"MORE THAN A PROPHET." 135 in the desert He watched John, while he was stamping and graving the living character of Jesus on his innermost soul, and making him

life's reality. This is a far safer, grander, and truer position than to be watching the motions of His flesh and blood. A Judas could do the latter, even kiss the lips of our Lord and be "the traitor" still. Jesus felt the force and necessity of this soul-harmony when He exclaimed, " It is expedient for you that I go away." And St. Paul rested on this deep bosom of peace when he said, " Henceforth know we no man after the flesh." Here, then, we may humbly bow and adore the richness of God's wisdom and love in keeping Jesus and John separated, that the world might see their perfect unity, and His everpresent power to keep. Here our God shows us the glorious richness of the " communion of saints," how oneness of soul gives oneness of strength and joy, and how all of His are one, whether they can touch hands or not. Hearttouches, and not hand-touches, make up communion in its vastness and joy. The ideal of God was what made the souls of Jesus and

136 "MORE THAN A PROPHET." John one ; and it is the basis of all true, enduring love and communion. We come now to the meeting. That must have been a strange and wondrous scene to the multitude, when the Nazarene peasant stood before the wilderness prophet, to see the whole aspect of that dauntless man change in a moment from the stern condemner of sin and herald of vengeance into the deepest humility of adoring love ; but to no soul present was the scene so wondrous and awing as to that of

the Baptist himself. He had been facing a hard,' cold-hearted, sin-stupefied people, whose lives were reeking with the blood of violence and black with the infamies of deceit and wrong ; for whom he finds no sermon appropriate but one long, startling, soul-piercing " Repent !" when suddenly there stands before him the Lamb of God, without spot or blemish, " the fairest among ten thousand, and altogether lovely." No wonder, in the light of that spotless purity, beauty, and glory, the sense of his own unworthiness overpowered him, and the true heart bursts forth in the words, " I have need to be baptized of thee."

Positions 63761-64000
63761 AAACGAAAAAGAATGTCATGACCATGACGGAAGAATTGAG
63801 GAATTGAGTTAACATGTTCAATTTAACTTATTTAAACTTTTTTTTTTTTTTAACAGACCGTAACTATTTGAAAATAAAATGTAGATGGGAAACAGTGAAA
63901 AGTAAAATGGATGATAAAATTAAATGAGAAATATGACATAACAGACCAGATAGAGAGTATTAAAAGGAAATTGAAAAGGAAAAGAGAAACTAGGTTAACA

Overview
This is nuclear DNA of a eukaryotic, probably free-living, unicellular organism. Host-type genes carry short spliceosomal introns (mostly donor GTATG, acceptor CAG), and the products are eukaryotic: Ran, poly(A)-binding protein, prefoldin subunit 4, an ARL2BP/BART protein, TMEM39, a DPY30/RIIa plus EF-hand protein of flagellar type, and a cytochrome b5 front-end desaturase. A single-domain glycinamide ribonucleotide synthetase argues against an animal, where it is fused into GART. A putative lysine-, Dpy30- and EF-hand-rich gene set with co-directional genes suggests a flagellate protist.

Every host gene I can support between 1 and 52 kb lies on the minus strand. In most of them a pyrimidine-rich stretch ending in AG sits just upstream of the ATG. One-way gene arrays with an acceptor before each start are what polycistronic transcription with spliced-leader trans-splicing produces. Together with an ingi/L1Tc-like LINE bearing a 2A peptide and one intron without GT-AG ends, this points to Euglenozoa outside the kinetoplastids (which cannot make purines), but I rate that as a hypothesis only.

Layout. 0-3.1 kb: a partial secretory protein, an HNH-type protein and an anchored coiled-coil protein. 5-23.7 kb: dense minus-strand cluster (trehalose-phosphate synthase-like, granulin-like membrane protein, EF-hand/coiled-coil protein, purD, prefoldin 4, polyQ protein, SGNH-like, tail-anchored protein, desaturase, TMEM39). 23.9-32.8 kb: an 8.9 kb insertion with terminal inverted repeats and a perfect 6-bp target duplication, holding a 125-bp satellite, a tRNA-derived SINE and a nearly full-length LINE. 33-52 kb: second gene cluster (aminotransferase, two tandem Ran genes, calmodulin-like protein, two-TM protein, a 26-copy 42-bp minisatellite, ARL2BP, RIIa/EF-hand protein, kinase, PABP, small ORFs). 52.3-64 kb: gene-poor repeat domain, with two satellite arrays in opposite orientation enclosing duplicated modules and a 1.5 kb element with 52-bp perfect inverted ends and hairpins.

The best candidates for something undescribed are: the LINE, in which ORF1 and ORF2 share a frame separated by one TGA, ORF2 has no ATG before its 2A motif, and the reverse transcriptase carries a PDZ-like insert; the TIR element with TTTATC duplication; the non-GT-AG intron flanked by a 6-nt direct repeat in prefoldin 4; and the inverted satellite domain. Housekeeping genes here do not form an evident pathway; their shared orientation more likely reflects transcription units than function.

''MORE THAN A PROPHET." 137 But now arises the question, How did John know Him ? Ah, who can say which of the myriad of ways at His own command Jesus used to touch the soul of His beloved at this moment ? — He, who called Nathanael by the allusion to the fig-tree, Peter by the miraculous draught of fishes, Mary by the sound of her name, the Emmaus-going disciples by the breaking of bread, doubting Thomas by the nail-points and spear-thrust. One look was enough to ravish such a soul as that of John the Baptist ; for when hearts are ready to love, and stand so close together on the vast plains of eternal truth and life, one touch will send the more than electric thrill through every fibre — yea, will strike the grand chords of that eternal harmony that blends in the raptures of heaven's resounding anthem of ".Moses and the Lamb." That will be indeed a day never to be forgotten : " the day of the revelation of the Sons of God," when all the veils and clouds

that hide " our Father's" children from one another's love shall be rent asunder and forever rolled away, leaving every raptured child of God heart to heart. Thank God, such a day

138 "MORE THAN A PROPHET." is coming ; and we who have here and there in our pilgrimage had the warm sympathy of a heaven-toned soul sweep through our lone heart-depths, waking raptures that we scarce had dared dream before, and swelling along our pathway's loneliness like songs in the night — yes, we may say and feel " It doth not yet appear what we shall be ;" for who can tell the possible raptures of a spirit as it feels all these wakings of recognized and recognizing love ? But there is another thing that strikes us in this meeting. How different was John's bearing from that of the world ! How totally absent was everything that this world honors and adores, from his ideal of the Bridegroom ! No long, sweeping robe of priest adorned Him. No star of worldly honor decorated His bosom. No purple mantle from kingly court marked him, but the greatness of His soul illumined the life into that holy winsomeness, and John's soul owned its King. Would that the Christian world, after eighteen hundred years of training, would go as directly and firmly clasp the true and beautiful wherever it beats and struggles for God and holiness. As